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There are also no new estates or large parcels of land for further release and in high demand, the land value is $400,000.
Property #2 is in a secondary location or outer suburb, much further away from all the important amenities.
The house is much newer though and in good condition.
As it is much further out, this is Stage 5 of a 10-stage development with 10 years of land left to be built on.
As a result, the land is only worth $200,000 due to high supply levels and much less scarcity.
Clearly, the numbers tell the story…
Property #1, with a significantly higher Land to Asset ratio, would be the standout here.
While we often see this scenario in our Brisbane office, I can hear our southern residents laughing about a $600,000 price point for a house in a superior location.
Let us go back to the concept that land will appreciate faster and work on the Land to Asset Ratio for a Villa Unit or an Apartment.
Let’s keep Property #2 the same as this will still be achievable in outer areas but now let us introduce Property 3.
Property #3 may be a Villa or Apartment in a smaller, boutique complex, in an A-Grade location, like Property One.
After looking through the details, the total site value has been noted as $3.5 million, so with 10 in the complex, the land value attributed to this apartment would be $350,000.
Once again, the land-to-asset ratio points to a clear standout – Property #3
Clearly, there are other important factors to consider when opting for this type of asset, but the basic principle stands.
But this won’t work for any apartment…
Can you imagine the same site with 100 apartments on site – a mere $35,000 land value?
I hear the argument here about not owning the land directly, but should someone come along to acquire the site, you would receive an equal share.
Like our Brisbane client did when a developer bought the site where they had purchased their apartment years earlier.
At the end of the day, you want the majority of your capital to be continually appreciating or going up in value.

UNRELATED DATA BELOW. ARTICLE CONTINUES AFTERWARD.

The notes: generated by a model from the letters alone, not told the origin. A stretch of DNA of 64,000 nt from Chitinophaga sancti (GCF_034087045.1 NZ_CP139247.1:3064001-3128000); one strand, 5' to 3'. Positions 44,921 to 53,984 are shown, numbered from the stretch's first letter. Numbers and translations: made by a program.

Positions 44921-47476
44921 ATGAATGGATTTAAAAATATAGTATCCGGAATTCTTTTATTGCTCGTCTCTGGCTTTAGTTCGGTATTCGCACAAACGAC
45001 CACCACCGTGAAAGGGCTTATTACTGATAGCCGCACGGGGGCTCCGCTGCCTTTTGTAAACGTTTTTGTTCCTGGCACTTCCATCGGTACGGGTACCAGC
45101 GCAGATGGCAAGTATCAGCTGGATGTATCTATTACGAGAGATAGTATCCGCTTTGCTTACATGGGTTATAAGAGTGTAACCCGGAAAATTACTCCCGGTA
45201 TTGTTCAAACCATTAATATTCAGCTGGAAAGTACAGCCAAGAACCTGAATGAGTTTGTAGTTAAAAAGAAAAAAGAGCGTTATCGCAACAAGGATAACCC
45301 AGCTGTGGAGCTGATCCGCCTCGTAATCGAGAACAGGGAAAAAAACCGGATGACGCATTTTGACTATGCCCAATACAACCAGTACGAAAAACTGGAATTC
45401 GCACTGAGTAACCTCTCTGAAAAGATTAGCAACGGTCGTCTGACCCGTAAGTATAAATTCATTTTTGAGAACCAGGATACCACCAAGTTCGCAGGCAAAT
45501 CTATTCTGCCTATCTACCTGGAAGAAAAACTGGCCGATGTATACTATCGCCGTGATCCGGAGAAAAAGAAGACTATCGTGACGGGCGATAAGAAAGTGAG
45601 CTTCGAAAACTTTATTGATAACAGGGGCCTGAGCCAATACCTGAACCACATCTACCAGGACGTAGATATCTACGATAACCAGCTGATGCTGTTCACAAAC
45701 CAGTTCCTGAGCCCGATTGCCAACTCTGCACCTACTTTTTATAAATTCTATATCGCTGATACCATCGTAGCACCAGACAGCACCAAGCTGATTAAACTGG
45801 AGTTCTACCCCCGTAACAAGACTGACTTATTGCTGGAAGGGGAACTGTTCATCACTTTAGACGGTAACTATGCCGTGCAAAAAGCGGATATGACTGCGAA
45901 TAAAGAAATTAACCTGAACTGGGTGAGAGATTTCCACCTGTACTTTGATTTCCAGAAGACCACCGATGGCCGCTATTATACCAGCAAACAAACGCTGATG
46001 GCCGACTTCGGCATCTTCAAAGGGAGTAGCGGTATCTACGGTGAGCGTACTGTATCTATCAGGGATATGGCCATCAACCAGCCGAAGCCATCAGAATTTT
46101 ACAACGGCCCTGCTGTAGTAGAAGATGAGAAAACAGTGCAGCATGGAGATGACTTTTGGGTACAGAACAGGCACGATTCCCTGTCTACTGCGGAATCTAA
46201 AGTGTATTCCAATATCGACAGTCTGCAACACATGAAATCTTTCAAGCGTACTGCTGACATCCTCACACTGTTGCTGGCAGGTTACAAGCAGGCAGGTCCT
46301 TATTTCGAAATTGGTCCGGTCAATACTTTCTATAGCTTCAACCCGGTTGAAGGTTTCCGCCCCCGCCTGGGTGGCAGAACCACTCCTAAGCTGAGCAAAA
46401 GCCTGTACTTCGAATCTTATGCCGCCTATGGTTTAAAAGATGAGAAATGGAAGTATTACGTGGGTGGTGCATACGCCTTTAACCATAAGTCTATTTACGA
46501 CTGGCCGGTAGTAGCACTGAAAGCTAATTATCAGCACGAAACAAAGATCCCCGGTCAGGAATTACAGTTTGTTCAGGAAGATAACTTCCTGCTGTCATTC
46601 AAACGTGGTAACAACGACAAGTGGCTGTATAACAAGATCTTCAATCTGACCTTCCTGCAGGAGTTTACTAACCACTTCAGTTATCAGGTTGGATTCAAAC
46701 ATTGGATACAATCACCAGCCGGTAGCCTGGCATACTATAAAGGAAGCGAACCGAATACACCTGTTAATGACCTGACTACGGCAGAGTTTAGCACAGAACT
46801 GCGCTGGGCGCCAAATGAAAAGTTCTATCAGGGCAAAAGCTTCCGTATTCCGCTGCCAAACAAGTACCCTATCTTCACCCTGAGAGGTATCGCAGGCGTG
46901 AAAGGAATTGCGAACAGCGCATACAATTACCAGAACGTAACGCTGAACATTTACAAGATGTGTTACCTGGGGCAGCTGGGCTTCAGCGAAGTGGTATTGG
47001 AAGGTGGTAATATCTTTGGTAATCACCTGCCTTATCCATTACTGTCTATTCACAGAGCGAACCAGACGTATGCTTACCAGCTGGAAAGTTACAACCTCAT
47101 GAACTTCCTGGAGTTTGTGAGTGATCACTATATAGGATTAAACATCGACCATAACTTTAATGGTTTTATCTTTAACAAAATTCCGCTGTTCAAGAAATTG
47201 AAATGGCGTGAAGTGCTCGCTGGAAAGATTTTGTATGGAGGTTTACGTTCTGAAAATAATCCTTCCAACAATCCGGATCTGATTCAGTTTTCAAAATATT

A house will slowly depreciate and lose value each year and therefore a depreciation schedule can be useful in some cases.
But depreciation must not come at the expense of depreciation and growth.
As a rule of thumb, we would suggest a land-to-asset ratio of at least 50% - 60%+ as a guide, anything below that and we move on.
In Brisbane, we have managed to achieve up to around 80% consistently and, in some cases, closer to 90%.
It can be very easy to fall into the “the more land the better” argument.
But the important thing to remember is that not all land is created equal.
We look for land in areas of high demand due to superior employment and lifestyle options and areas where they are not creating any more land.
Landlocked areas where it is impossible for new stages or parcels of land to be released.
We want to find quality land with a residence that can also create an income to give us a return, finance options and tax benefits.
Getting the balance right can be tricky, but we have found an equation to use as part of our research the Land to Asset ratio.
While not an exact science, it ensures that we get a higher portion of capital appreciating in value, as opposed to losing value via depreciation.
After all, it is depreciation that will allow you to get into your next property faster and that is the key to building long-term, sustainable wealth.